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Why was the doctrine of the Immaculate Conception defined so late? The doctrine of the Immaculate Conception was defined by Pope Pius IX in 1854, which is a long time after the birth of Mary.  Why did the Church wait so long to publicly declare her Immaculate Conception?  Though this delay signifies that the doctrine was merely invented, we must remember that the Church never issues definitive proclamations on teachings of the faith until a.) they either have to (to confront and avoid false teaching on the matter), or b.) to expand and clarify the teaching so that the faithful may better understand it.  The reason this particular doctrine wasn’t issued until 1854 is because the faithful at that time were desiring that this doctrine (taught, maintained, and believed to be true since the beginning) be officially proclaimed.  They did this in hopes that it would inspire a deeper devotion to Jesus through her, and help the faithful have a better understanding of her.

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Mary is the New Ark of the Covenant.  When Gabriel appeared to Mary, he announced to her that the birth of her Son will happen by the power of the Holy Spirit: “The Holy Spirit will come upon you and the power of the Most High will overshadow you.” (Luke 1:35) This “overshadowing” of the power of God is a reference to the Shekinah of the Old Testament—the Hebrew term for God’s presence among his people. This presence overcame the company of the people in the form of a great cloud, and overtime ended up overshadowing the Ark of the Covenant.  The Ark was the way in which God’s presence was always visible to the people, so that they could know with certainty that God was indeed with them.  The Ark contained the stone tablets of the Ten Commandments (on which were written the Word of God), the manna God gave the people for sustenance, and the budding staff of Aaron, who was the high priest of the people.   The Ark which held all of these three things foreshadowed the New Ark, Mary, who (overshadowed by the Shekinah of God) carried within her womb the Child of the Promise: the very Law and Word of God itself, the true Bread of Life, and the great High Priest sent to redeem all of humanity.  Thus, it makes perfect sense that the New Ark be preserved from sin and sanctified from the beginning of her creation.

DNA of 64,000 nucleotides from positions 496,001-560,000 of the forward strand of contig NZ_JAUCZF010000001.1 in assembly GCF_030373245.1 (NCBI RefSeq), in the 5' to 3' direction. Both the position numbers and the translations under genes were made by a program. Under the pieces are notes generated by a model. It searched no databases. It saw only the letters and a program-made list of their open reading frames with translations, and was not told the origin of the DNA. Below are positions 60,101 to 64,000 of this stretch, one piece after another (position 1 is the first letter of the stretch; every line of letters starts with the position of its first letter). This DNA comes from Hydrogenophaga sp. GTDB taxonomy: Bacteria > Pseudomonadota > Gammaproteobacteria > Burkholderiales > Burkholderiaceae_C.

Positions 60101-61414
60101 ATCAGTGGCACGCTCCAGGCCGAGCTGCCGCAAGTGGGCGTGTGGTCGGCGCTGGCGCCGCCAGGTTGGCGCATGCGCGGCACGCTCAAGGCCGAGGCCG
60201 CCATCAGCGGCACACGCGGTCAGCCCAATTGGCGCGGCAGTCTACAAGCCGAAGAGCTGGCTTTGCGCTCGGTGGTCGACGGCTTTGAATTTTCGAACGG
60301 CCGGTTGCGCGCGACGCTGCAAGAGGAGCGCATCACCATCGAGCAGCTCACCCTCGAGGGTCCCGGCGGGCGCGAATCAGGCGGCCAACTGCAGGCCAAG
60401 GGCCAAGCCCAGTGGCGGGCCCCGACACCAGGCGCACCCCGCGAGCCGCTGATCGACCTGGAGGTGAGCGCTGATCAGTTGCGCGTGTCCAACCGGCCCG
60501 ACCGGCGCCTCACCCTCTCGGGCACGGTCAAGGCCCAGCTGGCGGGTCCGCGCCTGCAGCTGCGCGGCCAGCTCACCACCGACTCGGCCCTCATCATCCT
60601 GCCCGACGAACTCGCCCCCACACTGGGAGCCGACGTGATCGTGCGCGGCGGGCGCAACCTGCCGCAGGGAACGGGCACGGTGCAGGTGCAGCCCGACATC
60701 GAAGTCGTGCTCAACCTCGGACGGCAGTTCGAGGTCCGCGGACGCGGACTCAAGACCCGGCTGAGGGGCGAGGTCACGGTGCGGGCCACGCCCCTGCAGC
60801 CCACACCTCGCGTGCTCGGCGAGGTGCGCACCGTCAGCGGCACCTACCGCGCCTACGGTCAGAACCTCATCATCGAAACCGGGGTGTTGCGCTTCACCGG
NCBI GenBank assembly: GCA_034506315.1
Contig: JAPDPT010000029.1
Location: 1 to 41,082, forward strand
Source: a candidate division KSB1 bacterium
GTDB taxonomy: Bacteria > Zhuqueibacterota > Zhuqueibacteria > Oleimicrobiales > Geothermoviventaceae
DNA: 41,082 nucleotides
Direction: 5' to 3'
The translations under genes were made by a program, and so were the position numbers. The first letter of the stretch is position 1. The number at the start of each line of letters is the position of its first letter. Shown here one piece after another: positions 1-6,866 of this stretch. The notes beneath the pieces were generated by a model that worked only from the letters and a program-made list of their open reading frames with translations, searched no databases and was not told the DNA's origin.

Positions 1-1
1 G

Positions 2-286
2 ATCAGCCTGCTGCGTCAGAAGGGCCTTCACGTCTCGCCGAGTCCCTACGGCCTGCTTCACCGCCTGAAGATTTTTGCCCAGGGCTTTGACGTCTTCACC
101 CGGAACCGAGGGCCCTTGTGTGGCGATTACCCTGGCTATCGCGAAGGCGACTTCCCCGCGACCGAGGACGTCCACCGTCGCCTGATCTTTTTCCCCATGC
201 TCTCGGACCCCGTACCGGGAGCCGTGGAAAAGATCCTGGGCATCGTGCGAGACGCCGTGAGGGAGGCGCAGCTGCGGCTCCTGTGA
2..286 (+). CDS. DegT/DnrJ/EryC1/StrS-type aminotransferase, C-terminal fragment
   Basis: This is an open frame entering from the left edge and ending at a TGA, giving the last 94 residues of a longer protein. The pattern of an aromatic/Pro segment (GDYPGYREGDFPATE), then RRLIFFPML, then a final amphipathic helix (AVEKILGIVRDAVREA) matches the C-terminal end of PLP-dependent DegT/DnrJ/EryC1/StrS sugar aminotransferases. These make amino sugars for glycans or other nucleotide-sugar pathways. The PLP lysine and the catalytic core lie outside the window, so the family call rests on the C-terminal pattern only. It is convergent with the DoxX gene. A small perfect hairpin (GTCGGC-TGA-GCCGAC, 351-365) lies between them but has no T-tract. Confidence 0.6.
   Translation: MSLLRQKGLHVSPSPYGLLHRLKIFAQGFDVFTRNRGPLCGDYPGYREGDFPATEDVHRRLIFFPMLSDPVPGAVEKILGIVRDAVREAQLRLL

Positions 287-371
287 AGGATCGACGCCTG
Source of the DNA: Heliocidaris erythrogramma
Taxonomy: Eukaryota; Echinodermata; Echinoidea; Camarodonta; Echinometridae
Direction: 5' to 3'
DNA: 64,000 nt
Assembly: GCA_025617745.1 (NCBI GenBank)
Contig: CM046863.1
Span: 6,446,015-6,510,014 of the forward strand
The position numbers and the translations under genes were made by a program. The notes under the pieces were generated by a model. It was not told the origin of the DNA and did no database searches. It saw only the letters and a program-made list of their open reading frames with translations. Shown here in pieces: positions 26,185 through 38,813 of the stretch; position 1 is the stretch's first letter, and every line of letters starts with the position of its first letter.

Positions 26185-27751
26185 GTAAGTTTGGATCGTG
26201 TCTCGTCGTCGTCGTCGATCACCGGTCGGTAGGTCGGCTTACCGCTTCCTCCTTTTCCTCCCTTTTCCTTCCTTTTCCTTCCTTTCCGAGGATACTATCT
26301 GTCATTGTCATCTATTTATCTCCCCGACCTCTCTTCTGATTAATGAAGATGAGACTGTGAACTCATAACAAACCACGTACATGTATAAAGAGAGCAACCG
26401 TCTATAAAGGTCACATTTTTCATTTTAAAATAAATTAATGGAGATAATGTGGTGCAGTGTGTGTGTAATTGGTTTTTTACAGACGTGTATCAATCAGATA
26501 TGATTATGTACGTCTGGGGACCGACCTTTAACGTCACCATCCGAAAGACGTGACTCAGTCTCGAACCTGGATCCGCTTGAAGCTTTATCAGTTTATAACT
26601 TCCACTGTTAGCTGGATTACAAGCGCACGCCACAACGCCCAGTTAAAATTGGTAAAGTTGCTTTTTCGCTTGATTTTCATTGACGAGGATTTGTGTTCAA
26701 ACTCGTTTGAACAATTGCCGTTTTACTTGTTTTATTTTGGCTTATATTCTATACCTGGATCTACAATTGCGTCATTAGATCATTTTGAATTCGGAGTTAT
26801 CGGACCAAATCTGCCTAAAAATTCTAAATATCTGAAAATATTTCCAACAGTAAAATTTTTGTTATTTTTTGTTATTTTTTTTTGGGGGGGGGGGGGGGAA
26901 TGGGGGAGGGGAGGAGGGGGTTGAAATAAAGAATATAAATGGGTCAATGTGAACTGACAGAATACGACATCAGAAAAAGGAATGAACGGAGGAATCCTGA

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All of these facts point not just to the awesomeness of Mary, but more importantly to the awesomeness of God who created her, so blessed and full of grace.

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*The featured image at the top of the post can be found and bought by the artist on her etsy account here. 

 

Receiving the Word: Stay Awake!